Despite loss of territory, ISIS remains a potent threat against American interests.

U.S. Army photo by Sgt. Phillip McTaggart/DVIDS

America’s fight ‘far from over’ despite fall of ISIS 'caliphate'

March 11, 2019 - 1:37 pm
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By Ben Krimmel

As the Islamic State loses control of the last of its territorial caliphate, which once stretched over 30,000 square miles, the terror group remains an active and potent force in the region despite reports of their demise.

In both Iraq and Syria, ISIS continues to conduct small-scale attacks, assassinations, and is rebuilding its smuggling and ransom operations which funded their brutal reign.

And while President Trump made his wishes to drawdown the United States’ military footprint in the Middle East clear, the situation on the ground makes it increasingly uncertain whether the U.S. can achieve the goal of eliminating ISIS while removing American forces.

Gen. Joseph Votel, the top U.S. general overseeing military operations in the Middle East, told the House Armed Services Committee last week the fight against ISIS is "far from over" despite their losses in territory.

"Reduction of the physical caliphate is a monumental military accomplishment, but the fight against ISIS and violent extremism is far from over," Gen. Votel of CENTCOM said Thursday, March 7.

“We should be clear that what we are seeing now is not the surrender of ISIS as an organization," he added, saying they are "waiting for the right time to resurge."

Votel's grim assessment of the situation runs in conflict with the rosier descriptions of victory coming from the White House. After President Trump caught many off-guard with a December announcement withdrawing U.S. forces from Syria, Votel, who said he was not consulted before the President’s announcement, criticized the decision.

"It would not have been my military advice at that particular time ... I would not have made that suggestion, frankly," Votel said in February. "(The caliphate) still has leaders, still has fighters, it still has facilitators, it still has resources, so our continued military pressure is necessary to continue to go after that network."

Trump later reversed his original position of a full pullback of forces from Syria, where the U.S. currently has between two and three thousand troops.

Despite the territorial losses, conditions remain ripe in both Iraq and Syria for ISIS to continue to recruit among dissatisfied population centers.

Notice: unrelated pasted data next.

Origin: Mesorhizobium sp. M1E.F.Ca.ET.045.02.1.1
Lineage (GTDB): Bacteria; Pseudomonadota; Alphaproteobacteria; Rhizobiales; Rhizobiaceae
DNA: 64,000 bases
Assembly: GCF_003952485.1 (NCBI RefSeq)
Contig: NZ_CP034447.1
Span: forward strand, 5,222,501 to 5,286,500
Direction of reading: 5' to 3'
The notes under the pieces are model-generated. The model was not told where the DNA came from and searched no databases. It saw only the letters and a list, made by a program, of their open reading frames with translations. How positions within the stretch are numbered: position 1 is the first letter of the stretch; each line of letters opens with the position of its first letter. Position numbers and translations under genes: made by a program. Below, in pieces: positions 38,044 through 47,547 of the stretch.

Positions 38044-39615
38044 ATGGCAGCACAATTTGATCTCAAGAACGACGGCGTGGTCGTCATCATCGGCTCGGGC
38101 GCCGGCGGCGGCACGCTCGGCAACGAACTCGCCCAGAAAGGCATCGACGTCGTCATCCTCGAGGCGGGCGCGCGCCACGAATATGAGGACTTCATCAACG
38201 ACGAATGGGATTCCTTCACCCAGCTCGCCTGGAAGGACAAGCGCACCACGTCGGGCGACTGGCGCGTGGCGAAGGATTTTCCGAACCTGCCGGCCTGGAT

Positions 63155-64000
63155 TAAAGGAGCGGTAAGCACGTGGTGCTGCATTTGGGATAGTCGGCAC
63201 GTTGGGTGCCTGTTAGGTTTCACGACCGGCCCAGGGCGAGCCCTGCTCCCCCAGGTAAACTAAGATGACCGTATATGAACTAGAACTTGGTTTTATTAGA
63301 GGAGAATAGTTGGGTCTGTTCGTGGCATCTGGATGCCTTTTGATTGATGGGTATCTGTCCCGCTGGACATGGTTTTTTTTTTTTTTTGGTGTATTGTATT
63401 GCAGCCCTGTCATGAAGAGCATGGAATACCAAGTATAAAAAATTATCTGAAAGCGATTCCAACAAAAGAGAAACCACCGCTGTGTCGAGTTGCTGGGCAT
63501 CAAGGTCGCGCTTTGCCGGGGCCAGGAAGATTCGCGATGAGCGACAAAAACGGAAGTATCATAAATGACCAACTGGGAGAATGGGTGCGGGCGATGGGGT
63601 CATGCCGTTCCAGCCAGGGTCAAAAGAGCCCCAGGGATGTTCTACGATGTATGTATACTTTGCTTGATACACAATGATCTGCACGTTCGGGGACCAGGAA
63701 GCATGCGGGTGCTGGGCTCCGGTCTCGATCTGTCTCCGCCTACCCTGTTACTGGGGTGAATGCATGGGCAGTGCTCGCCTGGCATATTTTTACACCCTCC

In Syria, regional security analyst Kierat Ranautta-Sambhi writes a “trifecta of grievances” allow the group to pose a threat moving forward, as anti-Assad sentiment, sectarian cleavages in the populations, and socio-economic shortcomings may still drive local support to the group.

Similar conditions which may increase ISIS' support are present in Iraq. In Mosul, Aziz Ahmad describes a local population that remains alienated and where sectarian militias operate independently of Iraq’s weak federal government. Mosul is “exactly where ISIS wants it to be, filled with popular resentment that will gradually push locals back into the group’s orbit without its active intervention,” Ahmad writes.

A February Department of Defense Inspector General report about U.S. operations against ISIS said absent sustained counterterrorism pressure, “ISIS could likely resurge in Syria within six to twelve months and regain limited territory in the (region).”

And in order to achieve the goal of defeating ISIS and build the capacity of the Iraqi Security Forces, the DoD says the need remains for a long-term U.S. military presence in Iraq.

Votel told Congress U.S. forces in Syria will help “continue our mission and safeguard our interests” and noted the effectiveness of the U.S. footprint in Iraq. Over five thousand advisers and trainers are currently in Iraq, but no actual combat troops.

However, despite the political appetite, Votel makes it clear a U.S. pullback would run counter to America's stated goals.

"We will need to maintain a vigilant offensive against this now widely dispersed and disaggregated organization that includes leaders, fighters, facilitators, resources and, of course, their toxic ideology," Votel said.

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